A Modern more fashionable take on a simple conveyance. I make these bags out of fabrics and even adapted this basic design to make leather back pack style bags, I will concentrate on the fabric version here. Adaptable to many sizes you can make these for evening bags, everyday bags, and anything you can think of.
First you need to decide how large you want your bag to be. If you are trying to fit something specific like a sketch pad or a phone when you measure don’t just measure length and width, measure one side as well so the depth is also taken into account. Even though the bag will have some depth to it, this ensures your item will fit. If you want a bag to hold more than just this, take that into account when deciding how big to make it.
So for this example my tablet in it’s case that makes it look like a book is 7 inches around one way and 10 inches the long way. I want to have enough room for my phone and some other personal items so I am going to add a few inches to both measurements. I am going to add 3 inches to each measurement, (to make room for my other stuff), plus one more for the seam allowance so the front panel of the bag needs to be 10 x 13 or 13 x 10 depending on if you want it longer or wider. I usually make them longer but if you want it more shaped like a letter envelope just cut and sew everything with that in mind.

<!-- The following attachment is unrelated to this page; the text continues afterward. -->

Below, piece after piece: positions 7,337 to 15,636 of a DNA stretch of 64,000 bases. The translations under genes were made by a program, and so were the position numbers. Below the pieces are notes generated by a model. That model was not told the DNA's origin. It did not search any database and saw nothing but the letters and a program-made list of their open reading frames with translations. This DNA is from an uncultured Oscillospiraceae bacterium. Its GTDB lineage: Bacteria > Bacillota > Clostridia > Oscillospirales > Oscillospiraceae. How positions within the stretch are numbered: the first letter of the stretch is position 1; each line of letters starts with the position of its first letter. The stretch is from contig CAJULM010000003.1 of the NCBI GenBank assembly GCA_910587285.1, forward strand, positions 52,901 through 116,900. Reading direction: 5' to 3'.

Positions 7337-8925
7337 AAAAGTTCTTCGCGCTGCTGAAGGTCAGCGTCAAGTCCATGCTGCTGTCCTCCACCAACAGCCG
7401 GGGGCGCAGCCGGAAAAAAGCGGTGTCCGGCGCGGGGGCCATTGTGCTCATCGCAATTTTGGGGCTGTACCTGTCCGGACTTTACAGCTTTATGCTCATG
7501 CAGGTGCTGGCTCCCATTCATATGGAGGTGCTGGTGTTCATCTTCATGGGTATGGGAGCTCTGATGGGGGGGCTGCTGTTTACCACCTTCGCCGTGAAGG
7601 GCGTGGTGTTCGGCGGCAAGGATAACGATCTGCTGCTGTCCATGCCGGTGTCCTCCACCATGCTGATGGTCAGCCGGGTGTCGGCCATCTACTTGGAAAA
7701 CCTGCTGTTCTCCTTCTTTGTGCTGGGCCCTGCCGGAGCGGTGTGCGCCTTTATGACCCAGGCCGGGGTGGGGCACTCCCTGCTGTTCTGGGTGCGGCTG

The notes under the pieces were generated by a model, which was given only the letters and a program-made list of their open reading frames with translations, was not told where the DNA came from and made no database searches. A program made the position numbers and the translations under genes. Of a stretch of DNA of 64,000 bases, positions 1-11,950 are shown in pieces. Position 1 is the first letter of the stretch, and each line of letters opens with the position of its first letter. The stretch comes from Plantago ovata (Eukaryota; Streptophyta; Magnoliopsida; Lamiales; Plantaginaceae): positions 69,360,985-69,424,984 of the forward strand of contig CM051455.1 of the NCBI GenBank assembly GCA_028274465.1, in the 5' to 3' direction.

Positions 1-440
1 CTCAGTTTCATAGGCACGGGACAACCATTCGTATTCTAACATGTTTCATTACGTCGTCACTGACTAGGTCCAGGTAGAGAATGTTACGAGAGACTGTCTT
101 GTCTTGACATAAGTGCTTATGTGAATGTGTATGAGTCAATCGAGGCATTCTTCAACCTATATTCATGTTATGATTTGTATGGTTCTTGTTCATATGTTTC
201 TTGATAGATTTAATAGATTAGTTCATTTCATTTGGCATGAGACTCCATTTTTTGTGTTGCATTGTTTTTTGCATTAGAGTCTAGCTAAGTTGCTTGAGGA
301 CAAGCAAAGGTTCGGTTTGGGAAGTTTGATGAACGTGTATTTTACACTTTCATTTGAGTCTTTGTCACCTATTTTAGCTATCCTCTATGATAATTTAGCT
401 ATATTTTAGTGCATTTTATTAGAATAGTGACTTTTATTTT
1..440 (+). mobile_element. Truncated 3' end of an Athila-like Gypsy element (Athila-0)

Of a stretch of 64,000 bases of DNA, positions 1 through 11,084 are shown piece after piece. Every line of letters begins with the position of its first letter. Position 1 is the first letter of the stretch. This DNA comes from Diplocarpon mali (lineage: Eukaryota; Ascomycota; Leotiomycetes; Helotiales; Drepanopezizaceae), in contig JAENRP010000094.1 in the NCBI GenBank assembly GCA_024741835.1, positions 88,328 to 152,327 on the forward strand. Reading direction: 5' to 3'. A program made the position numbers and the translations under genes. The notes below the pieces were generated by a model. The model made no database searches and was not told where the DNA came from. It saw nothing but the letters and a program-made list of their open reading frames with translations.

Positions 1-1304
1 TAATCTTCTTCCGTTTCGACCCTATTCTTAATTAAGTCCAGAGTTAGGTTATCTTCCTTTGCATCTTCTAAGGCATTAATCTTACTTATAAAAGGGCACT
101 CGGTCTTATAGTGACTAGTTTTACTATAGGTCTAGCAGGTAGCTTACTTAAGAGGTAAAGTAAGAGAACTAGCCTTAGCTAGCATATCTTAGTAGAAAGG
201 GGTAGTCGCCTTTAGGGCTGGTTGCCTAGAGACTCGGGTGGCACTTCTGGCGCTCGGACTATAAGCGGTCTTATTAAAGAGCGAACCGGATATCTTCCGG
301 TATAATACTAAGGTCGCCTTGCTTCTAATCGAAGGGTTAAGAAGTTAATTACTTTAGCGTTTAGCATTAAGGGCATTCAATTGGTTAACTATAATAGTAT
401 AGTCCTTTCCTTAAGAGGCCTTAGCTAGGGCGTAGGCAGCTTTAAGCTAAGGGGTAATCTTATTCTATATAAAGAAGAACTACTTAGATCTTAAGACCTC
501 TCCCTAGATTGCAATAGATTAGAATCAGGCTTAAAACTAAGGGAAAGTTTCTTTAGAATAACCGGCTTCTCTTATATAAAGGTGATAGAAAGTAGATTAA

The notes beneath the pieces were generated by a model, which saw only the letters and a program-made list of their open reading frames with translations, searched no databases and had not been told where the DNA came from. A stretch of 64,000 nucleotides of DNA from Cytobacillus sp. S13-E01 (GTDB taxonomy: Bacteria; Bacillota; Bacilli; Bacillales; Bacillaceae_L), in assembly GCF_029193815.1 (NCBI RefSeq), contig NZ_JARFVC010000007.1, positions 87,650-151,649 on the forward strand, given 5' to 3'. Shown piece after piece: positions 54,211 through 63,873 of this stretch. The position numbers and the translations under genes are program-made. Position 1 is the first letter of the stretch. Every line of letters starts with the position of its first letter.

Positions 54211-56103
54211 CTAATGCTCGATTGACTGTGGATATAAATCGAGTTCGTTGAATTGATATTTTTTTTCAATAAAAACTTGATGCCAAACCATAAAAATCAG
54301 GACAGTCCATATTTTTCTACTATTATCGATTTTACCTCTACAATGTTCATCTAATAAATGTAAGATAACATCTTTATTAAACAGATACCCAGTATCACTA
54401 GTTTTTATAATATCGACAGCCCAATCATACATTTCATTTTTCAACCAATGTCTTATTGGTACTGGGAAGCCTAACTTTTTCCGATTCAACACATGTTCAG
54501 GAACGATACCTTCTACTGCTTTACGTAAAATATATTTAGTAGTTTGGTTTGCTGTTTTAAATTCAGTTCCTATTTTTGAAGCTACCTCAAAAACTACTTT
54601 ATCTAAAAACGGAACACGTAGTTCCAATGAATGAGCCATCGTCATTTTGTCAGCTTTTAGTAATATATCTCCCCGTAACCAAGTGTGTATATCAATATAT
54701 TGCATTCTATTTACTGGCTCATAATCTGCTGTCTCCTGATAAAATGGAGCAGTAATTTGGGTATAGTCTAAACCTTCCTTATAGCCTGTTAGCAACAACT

We will start with the most simple version here so you need a front piece and a back piece that will also form the flap to close it. It also has a long piece that will serve as sides and bottom. We figured out the measurements for the front piece now for the back. The back should be double which ever measurement you are going to use as the flap so for the long version double the long measurement, for an envelope shaped bag double the narrow measurement. I usually shape the bottom of the flap when I cut it as it lays better than if you just leave it squared off.
For the longer piece that will for the sides and back you want it to be at least 2 inches wide add an inch for seam allowance so cut 3 inches wide. The length of this piece for the long bag is the length of the front piece (in this example 13) times 2 so 26, plus the width for the bottom for 10 inches so a total of 36 inches.
If you need to cut the long piece as 2 pieces remember to add half an inch to each half so you can sew them together. You will want to really reinforce where you join them.